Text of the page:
I'm she to figure that out? She's they're both really cute, but the, the second one is definitely much more of a daddy's girl. Like she, yeah. She like PS to, to me, she like wants the cuddle and like she it just, I don't know, man, it's terrible. And I feel really, I'm like even embarrassed, like being this transparent about about it because I feel like it's not really nice, but you know,
Jacob Beemer (00:22:40):
I've listened to many episodes of your show and I've been thinking about it a lot, obviously the last three months right now with where I am, tell me if I'm wrong here, but I feel like, you know, love him, keep him safe. And try to impart a lot that as much as you can, the mistakes that you've made in your life, but like ultimately, like, I don't know I'm right now in my current state, I feel like, you know I, I, I don't have a ton of role over who this person becomes. Ultimately I just need to do my best as a dad. That's it? Which doesn't, I don't know, for some reason, I don't know if it's society, but I feel like that's, is that me being lazy or is that a cop out? I don't know.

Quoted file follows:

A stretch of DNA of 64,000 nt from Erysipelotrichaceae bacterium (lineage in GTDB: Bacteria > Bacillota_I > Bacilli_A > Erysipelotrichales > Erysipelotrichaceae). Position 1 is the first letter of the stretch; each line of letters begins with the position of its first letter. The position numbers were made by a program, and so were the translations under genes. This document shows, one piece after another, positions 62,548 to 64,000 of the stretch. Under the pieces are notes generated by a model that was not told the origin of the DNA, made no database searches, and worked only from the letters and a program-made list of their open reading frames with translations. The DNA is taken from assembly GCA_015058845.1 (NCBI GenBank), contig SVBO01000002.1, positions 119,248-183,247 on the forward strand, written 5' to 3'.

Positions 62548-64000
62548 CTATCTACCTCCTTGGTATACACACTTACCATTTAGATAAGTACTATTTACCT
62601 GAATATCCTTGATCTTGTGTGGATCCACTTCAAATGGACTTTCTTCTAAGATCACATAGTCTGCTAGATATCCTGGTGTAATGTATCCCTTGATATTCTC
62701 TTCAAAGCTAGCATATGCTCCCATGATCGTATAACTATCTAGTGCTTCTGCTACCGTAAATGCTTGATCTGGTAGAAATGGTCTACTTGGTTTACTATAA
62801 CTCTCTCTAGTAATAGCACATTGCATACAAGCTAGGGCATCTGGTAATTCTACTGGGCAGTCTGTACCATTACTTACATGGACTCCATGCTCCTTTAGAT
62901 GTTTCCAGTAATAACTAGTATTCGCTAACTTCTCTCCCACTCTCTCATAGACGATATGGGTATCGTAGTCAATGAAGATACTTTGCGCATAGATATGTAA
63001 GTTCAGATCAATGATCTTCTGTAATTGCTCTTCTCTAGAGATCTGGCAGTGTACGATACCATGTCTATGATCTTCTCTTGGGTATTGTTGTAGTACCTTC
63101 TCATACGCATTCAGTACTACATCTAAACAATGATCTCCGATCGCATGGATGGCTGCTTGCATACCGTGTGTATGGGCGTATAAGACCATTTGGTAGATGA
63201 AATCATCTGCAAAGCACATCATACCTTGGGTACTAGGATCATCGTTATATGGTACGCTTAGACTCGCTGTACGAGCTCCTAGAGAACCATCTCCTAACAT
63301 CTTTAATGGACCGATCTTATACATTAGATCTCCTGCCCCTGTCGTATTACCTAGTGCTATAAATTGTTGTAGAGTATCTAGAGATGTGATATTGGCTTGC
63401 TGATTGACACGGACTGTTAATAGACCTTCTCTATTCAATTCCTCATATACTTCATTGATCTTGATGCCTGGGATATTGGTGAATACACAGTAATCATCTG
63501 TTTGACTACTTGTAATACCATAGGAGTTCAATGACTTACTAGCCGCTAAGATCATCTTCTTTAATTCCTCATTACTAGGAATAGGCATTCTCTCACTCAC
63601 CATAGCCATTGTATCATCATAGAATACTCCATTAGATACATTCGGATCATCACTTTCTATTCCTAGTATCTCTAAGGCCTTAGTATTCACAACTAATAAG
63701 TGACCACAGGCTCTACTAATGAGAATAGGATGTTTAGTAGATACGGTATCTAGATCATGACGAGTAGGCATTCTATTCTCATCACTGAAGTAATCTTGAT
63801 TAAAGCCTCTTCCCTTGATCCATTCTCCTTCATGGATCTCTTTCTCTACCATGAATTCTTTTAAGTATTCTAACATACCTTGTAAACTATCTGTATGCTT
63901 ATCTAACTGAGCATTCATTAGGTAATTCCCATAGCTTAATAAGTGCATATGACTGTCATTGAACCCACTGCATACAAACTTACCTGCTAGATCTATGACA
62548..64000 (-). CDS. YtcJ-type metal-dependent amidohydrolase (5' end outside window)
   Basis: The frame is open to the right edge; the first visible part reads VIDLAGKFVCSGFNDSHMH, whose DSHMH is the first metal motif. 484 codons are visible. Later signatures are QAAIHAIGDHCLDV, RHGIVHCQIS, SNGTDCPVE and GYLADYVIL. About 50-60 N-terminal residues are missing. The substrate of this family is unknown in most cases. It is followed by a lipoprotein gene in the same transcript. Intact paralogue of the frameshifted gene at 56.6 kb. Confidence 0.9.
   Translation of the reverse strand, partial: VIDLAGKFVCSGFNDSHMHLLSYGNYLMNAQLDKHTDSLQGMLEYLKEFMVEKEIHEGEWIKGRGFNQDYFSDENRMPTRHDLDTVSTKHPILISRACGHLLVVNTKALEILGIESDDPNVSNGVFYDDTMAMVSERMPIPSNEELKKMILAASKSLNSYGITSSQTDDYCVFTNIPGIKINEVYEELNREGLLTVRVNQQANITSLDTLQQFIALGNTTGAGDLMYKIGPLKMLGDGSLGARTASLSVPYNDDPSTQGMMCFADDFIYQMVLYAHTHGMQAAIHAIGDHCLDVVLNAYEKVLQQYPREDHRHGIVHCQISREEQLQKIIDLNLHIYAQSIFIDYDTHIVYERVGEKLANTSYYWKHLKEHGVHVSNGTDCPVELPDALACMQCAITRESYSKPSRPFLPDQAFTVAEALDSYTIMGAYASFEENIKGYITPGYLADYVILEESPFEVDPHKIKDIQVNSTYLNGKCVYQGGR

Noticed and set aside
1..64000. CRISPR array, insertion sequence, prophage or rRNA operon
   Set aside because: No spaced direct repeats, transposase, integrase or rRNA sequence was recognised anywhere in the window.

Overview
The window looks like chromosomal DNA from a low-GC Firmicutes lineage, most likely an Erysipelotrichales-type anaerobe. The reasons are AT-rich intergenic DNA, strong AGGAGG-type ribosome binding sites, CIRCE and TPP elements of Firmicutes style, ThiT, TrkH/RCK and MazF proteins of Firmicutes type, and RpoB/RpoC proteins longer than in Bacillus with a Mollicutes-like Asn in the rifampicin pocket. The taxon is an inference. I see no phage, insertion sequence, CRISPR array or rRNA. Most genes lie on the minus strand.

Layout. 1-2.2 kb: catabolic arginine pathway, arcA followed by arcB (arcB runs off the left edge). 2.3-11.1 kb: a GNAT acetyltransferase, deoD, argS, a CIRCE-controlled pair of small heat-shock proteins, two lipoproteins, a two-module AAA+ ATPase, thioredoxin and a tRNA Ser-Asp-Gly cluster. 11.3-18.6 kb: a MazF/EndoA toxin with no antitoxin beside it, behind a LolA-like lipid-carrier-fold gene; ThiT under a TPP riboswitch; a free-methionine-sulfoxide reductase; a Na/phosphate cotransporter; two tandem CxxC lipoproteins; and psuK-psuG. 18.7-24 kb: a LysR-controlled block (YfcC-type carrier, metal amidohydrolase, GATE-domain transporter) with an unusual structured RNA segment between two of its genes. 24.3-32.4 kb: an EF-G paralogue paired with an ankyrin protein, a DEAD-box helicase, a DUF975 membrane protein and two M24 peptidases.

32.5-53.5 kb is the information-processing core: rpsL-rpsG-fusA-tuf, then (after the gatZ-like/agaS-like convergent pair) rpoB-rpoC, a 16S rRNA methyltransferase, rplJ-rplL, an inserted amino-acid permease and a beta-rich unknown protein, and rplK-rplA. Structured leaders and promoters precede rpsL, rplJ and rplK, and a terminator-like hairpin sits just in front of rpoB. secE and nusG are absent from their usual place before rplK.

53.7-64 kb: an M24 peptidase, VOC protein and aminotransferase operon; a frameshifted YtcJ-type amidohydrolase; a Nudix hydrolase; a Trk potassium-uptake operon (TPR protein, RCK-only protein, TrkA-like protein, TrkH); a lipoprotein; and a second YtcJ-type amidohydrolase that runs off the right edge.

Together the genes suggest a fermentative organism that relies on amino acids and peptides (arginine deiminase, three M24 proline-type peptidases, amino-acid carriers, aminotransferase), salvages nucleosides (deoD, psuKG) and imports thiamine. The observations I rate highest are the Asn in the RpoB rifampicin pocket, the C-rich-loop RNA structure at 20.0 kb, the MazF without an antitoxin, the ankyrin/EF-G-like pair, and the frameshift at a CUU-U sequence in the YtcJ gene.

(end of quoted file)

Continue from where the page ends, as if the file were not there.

Young Han (00:23:23):
I don't think so. I think that, like, I think that like most people wanting to do that is very, very noble I actually think that there's not enough parent this is me being maybe pretentious or unkind here. But I actually think that as a society, we don't actually put as enough emphasis on being a good dad. I don't think that its like as relevant as it needs to be. Right. And I think it's becoming more relevant with like the changing of the generations, but even within our generation, I don't see, you know, you know that the, the influx of dads that are like, Hey, this is important that I play a parental role that I take this seriously. So from my point, from my point of view and from my opinion from one, one dad to another, I'd say that even just being conscious of that fact and wanting to do a good job doing it is already being a step in the right direction.
Jacob Beemer (00:24:17):